Young Adult Reviews

Review: The Book Of Dust – La Belle Sauvage by Phillip Pullman

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Extract:

There was no refusing this man. Malcolm led him out of the Terrace Room and along the corridor, and out onto the terrace before his father could see them. He closed the door very quietly behind them and found the garden brilliantly lit by the clearest full moon there’d been for months. It felt as if they were being lit by a floodlight.

“Did you say there was someone pursuing you?” said Malcolm quietly.

“Yes. There’s someone watching the bridge. Is there any other way across the river?”

“There’s my canoe. It’s down this way, sir. Let’s get off the terrace before anyone sees us.”

(The Book Of Dust – La Belle Sauvage by Phillip Pullman. P186 – 187.) 

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Synopsis:

Malcolm lives in his parents’ pub in Godstow, where he helps with the customers and works on his canoe, La Belle Sauvage.

One night, Malcolm finds a message which puts him in touch with a resistance spy. When he agrees to keep her updated on the things he sees, Malcolm becomes aware of the powers that dictate the world around him.

The Magisterium holds power over all and it operates through different branches. The Constitutional Court Of Discipline is in charge of surveillance and discipline, while another branch goes into schools and persuades children to turn on their family and neighbours. 

Then there is Lord Asriel, clearly on the run, and there is Mrs Coulter with the evil demon, and the man named Coram. All these people are asking about one thing – a baby called Lyra who resides at the priory near to the inn.

With a storm brewing, and different sides all taking an interest in Lyra, Malcolm vows to be her protector and do what it takes to deliver her to safety.

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Set ten years before the events of His Dark Materials and featuring characters from the original trilogy, La Belle Sauvage has to be one of the most anticipated books in the history of children’s publishing. It tells the story of Lyra’s early childhood but centres on a new protagonist, Malcolm Polstead who takes it upon himself to watch out for Lyra.

Although the story is set in Lyra’s world, it features a far-smaller geographical area – the riverbanks of and around Oxford. The most interesting aspect of this was the magic specific to the location – it is a place of fairies and enchantment which draws directly on the English canon. The location, although ostensibly set close to our time-period, is more reminiscent of the Oxford known by Tolkien and C.S. Lewis. This can be explained by the fact that Lyra’s world is not our world but at times comes across as nostalgic.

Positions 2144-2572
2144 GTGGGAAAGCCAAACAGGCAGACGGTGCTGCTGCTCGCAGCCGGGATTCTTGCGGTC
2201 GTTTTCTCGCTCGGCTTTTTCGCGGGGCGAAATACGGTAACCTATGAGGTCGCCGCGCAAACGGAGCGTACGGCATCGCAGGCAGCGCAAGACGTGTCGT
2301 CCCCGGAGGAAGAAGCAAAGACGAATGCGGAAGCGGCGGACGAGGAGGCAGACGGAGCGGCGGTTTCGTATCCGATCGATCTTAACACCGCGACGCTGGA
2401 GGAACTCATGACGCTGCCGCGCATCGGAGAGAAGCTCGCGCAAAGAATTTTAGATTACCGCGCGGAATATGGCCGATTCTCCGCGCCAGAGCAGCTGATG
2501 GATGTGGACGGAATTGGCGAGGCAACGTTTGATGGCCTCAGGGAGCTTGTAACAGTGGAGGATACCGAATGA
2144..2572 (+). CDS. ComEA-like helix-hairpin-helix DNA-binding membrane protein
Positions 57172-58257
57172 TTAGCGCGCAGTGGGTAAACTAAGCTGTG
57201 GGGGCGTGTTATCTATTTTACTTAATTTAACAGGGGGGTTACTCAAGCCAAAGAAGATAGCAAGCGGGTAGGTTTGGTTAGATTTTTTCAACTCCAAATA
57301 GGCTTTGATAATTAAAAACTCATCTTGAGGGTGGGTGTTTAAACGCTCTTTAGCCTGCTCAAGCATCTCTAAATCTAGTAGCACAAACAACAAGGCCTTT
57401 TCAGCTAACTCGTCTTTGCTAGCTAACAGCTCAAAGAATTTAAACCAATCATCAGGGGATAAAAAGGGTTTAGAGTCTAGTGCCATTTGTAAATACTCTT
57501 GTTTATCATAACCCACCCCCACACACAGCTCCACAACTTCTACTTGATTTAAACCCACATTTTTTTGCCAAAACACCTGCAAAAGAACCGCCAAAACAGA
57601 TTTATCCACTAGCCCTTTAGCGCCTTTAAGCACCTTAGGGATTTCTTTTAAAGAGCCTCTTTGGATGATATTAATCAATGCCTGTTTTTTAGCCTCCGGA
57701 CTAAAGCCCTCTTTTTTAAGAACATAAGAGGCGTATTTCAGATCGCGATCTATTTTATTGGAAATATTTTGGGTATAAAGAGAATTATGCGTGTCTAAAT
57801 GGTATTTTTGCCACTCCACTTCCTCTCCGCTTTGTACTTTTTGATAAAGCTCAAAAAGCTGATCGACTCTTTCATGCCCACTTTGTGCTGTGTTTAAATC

Malcolm is a likeable character – he’s a nice boy who is handy to have around in a crisis. He questions what he is told when other children around him accept blindly the words of the Magisterium and he never takes what he sees at face value. I liked the parts of the story which focused on the new characters – at times it felt like they were new players in the same story, but this added a new depth to the original conflict.

I first read the original trilogy when I was nine and have read it at different points in my life. The books of the original trilogy have grown with me – I see more in them at every read, but at the same time I wish I could recapture that first reading which was so much about the adventure and the magic of the world. Reading La Belle Sauvage, although I was aware of the conflict between church and resistance, I recaptured that childish wonder as I was caught up in the descriptions of the chase downriver. At times it is less important to know why things are happening than to simply enjoy the journey.

I love the illustrations – the line-drawings suit the story and bring to life the riverbank landscape.